Yet Jesus simply sees her as one in need. Jesus sees more than the black dot. Jesus sees her as a person, and so he spoke with her. He offered her something of incomparable worth. She exists for him, has value and worth, and significance – Jesus treats her with respect. He shows her compassion she barely know how to accept. And her grateful response is to share her story about her encounter with Jesus with other people she knows and who know her! Come! See! She tells them.
Numbers have significance in the Gospel of John, and so here is this story by the numbers:
· Jesus speak seven times to the woman.
o Seven is a number signifying completion in ancient Judaism.
o The seventh time he speaks to her, Jesus declares his divinity, thus assuring her that he can truly accomplish what he offers her – living water, eternal life, compassion and identity – “I am he,” Jesus states, referring to the Messiah. “The one who is speaking to you.”
· The woman speaks six times to Jesus. Six is still incomplete.
· The seventh time she speaks is to her people.
· What makes her story complete is that she shares it; she tells others of the marvelous experience and promise she received from Jesus.
What does this story have to do with us today?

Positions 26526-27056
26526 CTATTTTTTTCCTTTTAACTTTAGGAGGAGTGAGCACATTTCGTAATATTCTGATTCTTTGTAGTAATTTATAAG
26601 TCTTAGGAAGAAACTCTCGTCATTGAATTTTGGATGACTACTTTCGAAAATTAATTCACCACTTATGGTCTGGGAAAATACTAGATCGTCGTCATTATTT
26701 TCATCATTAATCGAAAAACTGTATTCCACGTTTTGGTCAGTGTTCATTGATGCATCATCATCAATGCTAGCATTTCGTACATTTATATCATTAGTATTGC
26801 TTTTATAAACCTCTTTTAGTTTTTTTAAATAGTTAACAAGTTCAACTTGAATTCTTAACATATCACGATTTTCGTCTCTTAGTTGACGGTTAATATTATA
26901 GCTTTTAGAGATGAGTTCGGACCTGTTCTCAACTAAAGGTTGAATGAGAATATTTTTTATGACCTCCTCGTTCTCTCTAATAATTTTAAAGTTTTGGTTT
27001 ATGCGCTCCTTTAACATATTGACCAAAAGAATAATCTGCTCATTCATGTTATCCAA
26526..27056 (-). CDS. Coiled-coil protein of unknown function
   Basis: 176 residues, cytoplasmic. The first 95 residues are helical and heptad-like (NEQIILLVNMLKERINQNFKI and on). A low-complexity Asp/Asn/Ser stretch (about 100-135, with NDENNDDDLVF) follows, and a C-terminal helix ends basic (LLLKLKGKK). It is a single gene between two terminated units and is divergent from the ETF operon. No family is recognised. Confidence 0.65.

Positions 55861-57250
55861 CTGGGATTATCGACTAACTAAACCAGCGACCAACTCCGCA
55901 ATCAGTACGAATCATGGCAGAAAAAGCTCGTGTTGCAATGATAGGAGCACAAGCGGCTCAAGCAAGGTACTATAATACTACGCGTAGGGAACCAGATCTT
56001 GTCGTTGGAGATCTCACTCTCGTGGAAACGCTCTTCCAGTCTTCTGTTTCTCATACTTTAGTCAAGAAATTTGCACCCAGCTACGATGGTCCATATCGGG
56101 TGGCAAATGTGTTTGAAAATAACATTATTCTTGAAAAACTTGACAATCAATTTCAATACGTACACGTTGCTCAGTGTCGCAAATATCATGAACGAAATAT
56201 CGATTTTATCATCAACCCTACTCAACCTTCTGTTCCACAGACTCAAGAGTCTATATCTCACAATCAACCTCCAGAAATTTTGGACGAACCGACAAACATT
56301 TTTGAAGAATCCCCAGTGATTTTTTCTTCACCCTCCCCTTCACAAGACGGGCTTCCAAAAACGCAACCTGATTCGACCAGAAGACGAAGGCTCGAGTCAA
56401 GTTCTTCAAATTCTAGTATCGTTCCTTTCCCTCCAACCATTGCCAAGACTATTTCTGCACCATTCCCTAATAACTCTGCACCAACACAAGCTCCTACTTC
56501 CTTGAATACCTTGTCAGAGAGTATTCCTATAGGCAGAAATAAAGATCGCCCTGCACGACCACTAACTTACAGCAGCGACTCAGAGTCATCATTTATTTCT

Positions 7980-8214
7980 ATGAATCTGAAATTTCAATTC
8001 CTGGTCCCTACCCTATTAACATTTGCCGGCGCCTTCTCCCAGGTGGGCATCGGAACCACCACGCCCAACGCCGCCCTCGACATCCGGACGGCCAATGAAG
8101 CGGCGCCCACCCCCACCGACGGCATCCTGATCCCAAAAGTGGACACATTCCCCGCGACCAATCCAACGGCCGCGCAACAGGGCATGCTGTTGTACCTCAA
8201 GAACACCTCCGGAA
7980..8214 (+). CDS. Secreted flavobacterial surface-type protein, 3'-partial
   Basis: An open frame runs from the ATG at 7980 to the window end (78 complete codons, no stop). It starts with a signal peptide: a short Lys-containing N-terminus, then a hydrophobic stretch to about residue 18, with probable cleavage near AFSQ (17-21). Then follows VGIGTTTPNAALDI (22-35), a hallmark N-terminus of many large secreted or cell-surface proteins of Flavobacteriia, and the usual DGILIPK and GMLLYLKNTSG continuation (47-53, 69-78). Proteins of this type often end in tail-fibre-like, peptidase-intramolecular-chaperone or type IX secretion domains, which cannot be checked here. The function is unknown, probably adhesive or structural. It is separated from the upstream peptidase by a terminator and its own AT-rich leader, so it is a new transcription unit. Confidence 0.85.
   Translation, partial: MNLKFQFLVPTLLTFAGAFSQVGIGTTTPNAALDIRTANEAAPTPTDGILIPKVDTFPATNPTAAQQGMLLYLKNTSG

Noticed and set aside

Jesus presents a full picture and experience for life for us, offers us living water, transforms our lives by his seeing us and knowing us, loving us, and granting us grace. Knowing this, believing in Jesus, coming together to worship him and praise him and form community in his name, as important and wonderful as that is, doesn’t complete God’s intention for us; our discipleship is incomplete if that is as far as our story with Jesus goes.
Like the woman at the well, what brings our story full circle, and moves it toward its fullness is our sharing it. Our faith moves toward completeness only when we carry it out of this place and in our excitement and joy tell others about Jesus, and the wonderful gift of faith he has given us.
“Many Samaritans from that city believed in him because of the woman’s testimony, “He has told me everything I have ever done.” They came to Jesus because of the woman. They heard Jesus’ words because of her testimony. They believed in Jesus because following her testimony and her invitation, they came and heard for themselves the word of God, and they came to believe that Jesus is truly the Savior of the world.
It is not a stretch to go from the story of the woman at the well to the baptismal font. We all share in the living water through our baptism. As you come forward today, remember your baptism and know that God sees you in all your vulnerability and all your beauty, black dot and white or colored paper together, and loves you: Loves you so much that God gave Jesus for you. For me. For all of us, to go out into the world fed and restored so that we can tell the story, might join in the harvest, might gather fruit for eternal life, inviting others to come to know Jesus too.
May it be so.